You hear a lot about the dangers of fat in the human diet. You've also probably heard dogs shouldn't eat most people food. But that meaty, fatty piece of gristle seems too natural a choice for a doggy treat to let go to waste. A little goes a long way.
Dog foods are formulated to meet the specific dietary needs of your beloved canine as a complete diet. This delicate balance can be thrown off, some manufacturers claim, by addition of any other foods. However, many "people foods" are okay in moderation as long as they aren't highly processed. A few can be deadly -- but gristle is definitely not on that list.
Dogs and Fat
Dogs typically don't suffer the same fat-related diseases humans do, such as congestive heart failure and stroke. Dogs need much more dietary fat than people do. Your canine friend evolved from wild animals with heavily meat-based diets. Provided you normally feed appropriate amounts of a nutritionally balanced dog food, you don't have to worry about adding a little fat with something such as a snatch of gristle.
Dogs and Crude Protein
Dogs need lots of protein, much more than people do. Moreover, dogs evolved to eat all parts of the animals their ancestors killed, not just the tender muscle meats humans prefer. In fact, much of the "crude protein" listed in dog food is very crude by our standards: beaks, feathers, blood, guts, that sort of thing. While some veterinarians advise against feeding dogs some of these byproducts, the Food and Drug Administration and the Association of American Feed Control Officials -- the bodies that approve pet foods and set guidelines for their contents -- insist that all byproducts used in American pet foods are safe and fulfill a nutritional function.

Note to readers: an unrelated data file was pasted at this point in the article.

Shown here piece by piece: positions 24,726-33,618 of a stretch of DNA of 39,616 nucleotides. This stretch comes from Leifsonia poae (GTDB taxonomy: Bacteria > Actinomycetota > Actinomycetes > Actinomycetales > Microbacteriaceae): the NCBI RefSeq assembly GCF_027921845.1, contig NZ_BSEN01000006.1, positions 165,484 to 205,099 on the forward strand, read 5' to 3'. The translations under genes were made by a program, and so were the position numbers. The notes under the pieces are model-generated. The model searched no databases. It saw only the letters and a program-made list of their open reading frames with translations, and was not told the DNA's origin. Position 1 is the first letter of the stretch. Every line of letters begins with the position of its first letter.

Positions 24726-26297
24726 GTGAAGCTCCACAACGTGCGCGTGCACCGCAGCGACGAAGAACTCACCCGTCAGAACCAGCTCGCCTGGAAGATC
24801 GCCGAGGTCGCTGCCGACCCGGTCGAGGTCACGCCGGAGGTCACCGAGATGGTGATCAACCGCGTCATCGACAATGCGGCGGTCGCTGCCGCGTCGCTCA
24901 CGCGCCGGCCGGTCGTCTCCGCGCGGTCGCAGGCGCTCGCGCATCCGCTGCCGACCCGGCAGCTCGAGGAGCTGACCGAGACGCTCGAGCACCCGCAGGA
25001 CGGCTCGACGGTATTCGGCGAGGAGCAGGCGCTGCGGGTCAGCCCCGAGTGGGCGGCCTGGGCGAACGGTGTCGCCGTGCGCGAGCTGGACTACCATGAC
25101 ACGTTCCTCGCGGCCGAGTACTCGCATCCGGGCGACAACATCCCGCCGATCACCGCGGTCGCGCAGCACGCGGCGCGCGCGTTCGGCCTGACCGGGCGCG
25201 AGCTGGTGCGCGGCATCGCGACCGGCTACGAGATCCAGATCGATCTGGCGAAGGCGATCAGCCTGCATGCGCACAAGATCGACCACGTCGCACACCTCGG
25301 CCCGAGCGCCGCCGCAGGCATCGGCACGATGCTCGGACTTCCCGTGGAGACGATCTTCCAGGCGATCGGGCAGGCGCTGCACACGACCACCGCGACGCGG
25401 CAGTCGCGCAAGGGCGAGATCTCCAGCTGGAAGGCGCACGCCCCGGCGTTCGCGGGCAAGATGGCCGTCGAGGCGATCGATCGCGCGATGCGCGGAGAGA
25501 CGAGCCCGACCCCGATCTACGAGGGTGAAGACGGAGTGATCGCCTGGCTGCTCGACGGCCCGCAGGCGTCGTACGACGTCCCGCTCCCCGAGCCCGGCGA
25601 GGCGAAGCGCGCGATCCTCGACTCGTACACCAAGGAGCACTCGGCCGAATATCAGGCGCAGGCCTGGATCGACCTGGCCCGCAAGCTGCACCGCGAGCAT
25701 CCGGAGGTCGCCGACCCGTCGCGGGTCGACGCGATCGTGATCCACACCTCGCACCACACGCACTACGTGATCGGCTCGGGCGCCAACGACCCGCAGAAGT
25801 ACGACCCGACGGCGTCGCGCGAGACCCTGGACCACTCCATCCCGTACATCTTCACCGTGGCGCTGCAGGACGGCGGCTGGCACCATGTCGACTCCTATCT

So, About That Gristle?
The gristle your pup is watching you cut off your dinner is made entirely of fat and crude protein. Should your pup eat it? It won't hurt him not to. Can he? Sure -- in moderation. The National Research Council says a minimum of 5.5 percent of your pup's dietary calories should come from fat and a minimum 10 percent from protein. It says a 33 pound adult dog has a daily allowance of 14 grams of fat and 25 of crude protein. Fifteen grams is about a half-ounce. So, for a 33-pound dog this means less than a half-ounce of gristle as an occasional treat shouldn't interfere with the nutrient balance in his regular diet. Be sure to cut pieces to a size small enough to avoid blocking a gulping dog's throat -- you don't want that treat to become a choking hazard.